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Murder, madness and gold: three brothers’ journey to the Bow Valley

There are two sides to every story as the saying goes.

Reality, however, suggests there are many sides.

Louis Marret embarked on a journey to Canada from France in 1898 without a penny in his pocket. About 24 years old at the time, his first known address in the Great White North was in Canmore.

Joined by his older brother Jean Marret on the westward voyage, in 1902, their youngest brother, François Marret, also moved to work on a small dairy farm the brothers had established on the flats where Pigeon Creek enters the Bow River. They also worked in the coal mines in Canmore.

“Three boys [with] numerous years [in the] army, decided to leave towards Canada to participate in the gold rush,” said Yvette Guilhem, a family researcher and distant second cousin, once removed of the Marret brothers, in an email.

The three brothers arrived in the Bow Valley with meagre resources and dreams of a better life. But despite their shared ambition, only Louis went further north to the Yukon and struck it rich – and he struck it big.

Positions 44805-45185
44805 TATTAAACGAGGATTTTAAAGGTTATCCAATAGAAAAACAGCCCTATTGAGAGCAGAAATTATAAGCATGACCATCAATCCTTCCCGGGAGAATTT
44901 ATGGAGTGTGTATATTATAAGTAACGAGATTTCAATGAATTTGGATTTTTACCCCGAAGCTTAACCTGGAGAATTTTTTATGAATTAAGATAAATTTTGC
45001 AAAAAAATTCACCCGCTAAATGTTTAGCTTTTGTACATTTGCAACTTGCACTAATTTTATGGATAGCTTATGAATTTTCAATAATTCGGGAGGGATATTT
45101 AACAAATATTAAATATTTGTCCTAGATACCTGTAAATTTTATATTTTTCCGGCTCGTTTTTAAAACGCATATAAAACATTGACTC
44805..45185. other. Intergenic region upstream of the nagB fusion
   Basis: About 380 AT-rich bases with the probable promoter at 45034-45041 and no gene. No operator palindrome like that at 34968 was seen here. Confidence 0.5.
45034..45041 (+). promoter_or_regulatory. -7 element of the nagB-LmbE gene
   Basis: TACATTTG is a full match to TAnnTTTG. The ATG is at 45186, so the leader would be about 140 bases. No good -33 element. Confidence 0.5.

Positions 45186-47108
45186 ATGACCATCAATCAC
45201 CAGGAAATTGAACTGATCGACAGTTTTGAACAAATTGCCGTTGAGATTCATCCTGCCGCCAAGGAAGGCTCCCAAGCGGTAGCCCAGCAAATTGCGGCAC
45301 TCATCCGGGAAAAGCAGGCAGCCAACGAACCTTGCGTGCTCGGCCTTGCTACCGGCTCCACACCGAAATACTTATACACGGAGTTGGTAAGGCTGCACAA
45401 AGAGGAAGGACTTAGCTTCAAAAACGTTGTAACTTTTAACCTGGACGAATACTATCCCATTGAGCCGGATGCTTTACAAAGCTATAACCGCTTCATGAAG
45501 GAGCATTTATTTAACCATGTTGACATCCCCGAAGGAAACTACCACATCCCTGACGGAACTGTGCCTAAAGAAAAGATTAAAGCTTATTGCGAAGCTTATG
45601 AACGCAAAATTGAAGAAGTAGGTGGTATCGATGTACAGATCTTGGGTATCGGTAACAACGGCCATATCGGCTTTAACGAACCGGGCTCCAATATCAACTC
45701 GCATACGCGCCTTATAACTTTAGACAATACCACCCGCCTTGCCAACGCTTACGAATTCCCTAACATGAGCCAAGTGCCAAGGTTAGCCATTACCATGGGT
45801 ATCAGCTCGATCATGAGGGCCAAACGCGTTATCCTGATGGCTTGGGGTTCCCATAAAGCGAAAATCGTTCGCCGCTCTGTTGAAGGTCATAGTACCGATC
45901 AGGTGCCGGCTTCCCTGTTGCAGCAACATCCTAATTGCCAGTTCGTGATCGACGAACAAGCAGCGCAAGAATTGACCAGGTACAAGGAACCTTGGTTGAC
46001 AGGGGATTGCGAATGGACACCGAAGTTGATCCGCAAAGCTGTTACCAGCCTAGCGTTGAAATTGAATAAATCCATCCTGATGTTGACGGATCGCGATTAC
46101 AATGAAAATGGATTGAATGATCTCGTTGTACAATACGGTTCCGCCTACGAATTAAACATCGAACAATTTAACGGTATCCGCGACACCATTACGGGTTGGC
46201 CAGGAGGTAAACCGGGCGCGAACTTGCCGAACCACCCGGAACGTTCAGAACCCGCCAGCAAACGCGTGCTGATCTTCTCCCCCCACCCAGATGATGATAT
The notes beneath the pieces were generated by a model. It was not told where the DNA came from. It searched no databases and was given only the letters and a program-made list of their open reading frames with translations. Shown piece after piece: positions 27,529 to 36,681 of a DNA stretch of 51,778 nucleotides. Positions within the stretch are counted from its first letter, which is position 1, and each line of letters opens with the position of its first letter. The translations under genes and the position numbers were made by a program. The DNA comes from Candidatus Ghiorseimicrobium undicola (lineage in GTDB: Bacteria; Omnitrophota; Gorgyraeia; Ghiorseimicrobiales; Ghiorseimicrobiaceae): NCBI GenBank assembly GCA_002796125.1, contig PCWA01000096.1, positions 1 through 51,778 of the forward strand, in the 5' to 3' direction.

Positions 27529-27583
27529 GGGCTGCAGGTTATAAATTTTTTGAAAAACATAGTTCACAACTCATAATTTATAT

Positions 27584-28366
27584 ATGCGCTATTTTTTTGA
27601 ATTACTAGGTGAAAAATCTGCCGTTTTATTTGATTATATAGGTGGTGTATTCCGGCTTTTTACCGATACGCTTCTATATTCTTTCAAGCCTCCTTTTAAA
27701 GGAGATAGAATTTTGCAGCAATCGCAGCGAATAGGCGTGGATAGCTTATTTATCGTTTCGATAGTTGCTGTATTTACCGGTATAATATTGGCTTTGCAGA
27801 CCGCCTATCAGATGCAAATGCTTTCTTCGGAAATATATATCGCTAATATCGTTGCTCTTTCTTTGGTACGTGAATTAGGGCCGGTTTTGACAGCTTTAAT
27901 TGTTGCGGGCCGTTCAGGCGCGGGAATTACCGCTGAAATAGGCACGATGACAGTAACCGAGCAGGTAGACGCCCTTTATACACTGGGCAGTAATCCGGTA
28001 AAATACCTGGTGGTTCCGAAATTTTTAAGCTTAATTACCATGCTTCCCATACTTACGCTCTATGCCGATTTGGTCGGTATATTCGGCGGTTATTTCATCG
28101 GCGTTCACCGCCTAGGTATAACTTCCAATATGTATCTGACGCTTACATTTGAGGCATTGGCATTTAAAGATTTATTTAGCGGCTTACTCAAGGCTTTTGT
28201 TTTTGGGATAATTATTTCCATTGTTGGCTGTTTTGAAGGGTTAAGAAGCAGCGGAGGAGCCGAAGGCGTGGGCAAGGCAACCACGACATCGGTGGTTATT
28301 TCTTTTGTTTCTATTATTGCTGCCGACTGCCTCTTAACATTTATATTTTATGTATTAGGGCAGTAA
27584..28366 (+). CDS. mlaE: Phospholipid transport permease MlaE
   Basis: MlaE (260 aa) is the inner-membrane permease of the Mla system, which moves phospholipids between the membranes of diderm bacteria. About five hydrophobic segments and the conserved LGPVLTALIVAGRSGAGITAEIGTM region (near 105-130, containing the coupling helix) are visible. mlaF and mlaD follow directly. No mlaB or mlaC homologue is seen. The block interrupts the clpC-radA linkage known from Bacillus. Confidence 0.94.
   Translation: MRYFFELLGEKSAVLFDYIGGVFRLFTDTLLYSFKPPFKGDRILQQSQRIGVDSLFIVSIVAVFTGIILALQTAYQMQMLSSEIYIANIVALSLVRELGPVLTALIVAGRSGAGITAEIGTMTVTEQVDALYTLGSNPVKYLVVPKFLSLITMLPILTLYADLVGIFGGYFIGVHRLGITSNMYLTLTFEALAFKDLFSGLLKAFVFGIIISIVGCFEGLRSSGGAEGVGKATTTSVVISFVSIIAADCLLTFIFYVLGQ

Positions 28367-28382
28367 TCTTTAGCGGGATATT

An article printed in the Dawson Daily News May 11, 1906, reported he discovered gold at Baker Creek on the Stewart River during the Yukon’s Klondike gold rush.

“It is estimated there will be 300 men working on Baker next winter,” the article stated. “On discovery claim, owned by Louis Marret, fine pay has been obtained. The claim is not for sale, and rich pans have been taken out. Occasionally fine nuggets are found.”

Between January 1905 and May 1906, it’s believed Marret earned $420,000, said Dene Cooper, former MD of Bighorn reeve and co-author with former Rocky Mountain Outlook journalist Rob Alexander of the 712-page historical book Exshaw: Heart of the Valley. In today’s money, that’s about $18 million.

Cooper, who is deeply entrenched in Bow Valley history, was aware of only two Marret brothers – Jean and François – at the time of publishing the book in 2005. That was until Guilhem reached out from half a world away.

“It reignited a great mystery about their becoming since their departure towards the USA and Canada,” she wrote to Cooper in an email.

“Finally, thanks to the name of Dead Man’s Flats, I knew the sad end of the history.”

To Bow Valley locals, the Marret name may sound familiar.

In the early morning hours on May 11, 1904, François brutally murdered Jean in his bed at the dairy farm with an axe, then dumped his brother’s body into the Bow River.

The youngest brother told a jury trial he committed the act because he believed Jean was planning to kill him with an electrical machine he heard in the forest on multiple occasions, but never saw.

He also told the court the act was ordered by their dead parents because Jean refused to pay him for working at the dairy.

He was arrested by North West Mounted Police at Canmore’s Oskaloosa Hotel that morning after reporting to the mines why Jean would not be at work that day. François was found guilty of murder by a jury trial but later was acquitted of his crime on account of insanity.